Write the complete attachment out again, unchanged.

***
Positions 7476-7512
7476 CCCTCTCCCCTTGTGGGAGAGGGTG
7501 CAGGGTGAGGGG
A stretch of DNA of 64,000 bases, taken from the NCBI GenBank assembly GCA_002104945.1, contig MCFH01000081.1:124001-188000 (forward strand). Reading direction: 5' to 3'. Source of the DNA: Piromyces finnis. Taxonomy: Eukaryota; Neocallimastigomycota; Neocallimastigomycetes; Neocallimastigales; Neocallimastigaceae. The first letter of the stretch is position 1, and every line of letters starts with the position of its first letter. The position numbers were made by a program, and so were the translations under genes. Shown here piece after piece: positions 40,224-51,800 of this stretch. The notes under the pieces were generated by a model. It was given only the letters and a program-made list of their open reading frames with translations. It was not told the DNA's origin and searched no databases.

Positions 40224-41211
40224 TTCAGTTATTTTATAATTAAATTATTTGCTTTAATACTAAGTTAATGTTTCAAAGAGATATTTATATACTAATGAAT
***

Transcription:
Positions 7476-7512
7476 CCCTCTCCCCTTGTGGGAGAGGGTG
7501 CAGGGTGAGGGG
A stretch of DNA of 64,000 bases, taken from the NCBI GenBank assembly GCA_002104945.1, contig MCFH01000081.1:124001-188000 (forward strand). Reading direction: 5' to 3'. Source of the DNA: Piromyces finnis. Taxonomy: Eukaryota; Neocallimastigomycota; Neocallimastigomycetes; Neocallimastigales; Neocallimastigaceae. The first letter of the stretch is position 1, and every line of letters starts with the position of its first letter. The position numbers were made by a program, and so were the translations under genes. Shown here piece after piece: positions 40,224-51,800 of this stretch. The notes under the pieces were generated by a model. It was given only the letters and a program-made list of their open reading frames with translations. It was not told the DNA's origin and searched no databases.

Positions 40224-41211
40224 TTCAGTTATTTTATAATTAAATTATTTGCTTTAATACTAAGTTAATGTTTCAAAGAGATATTTATATACTAATGAAT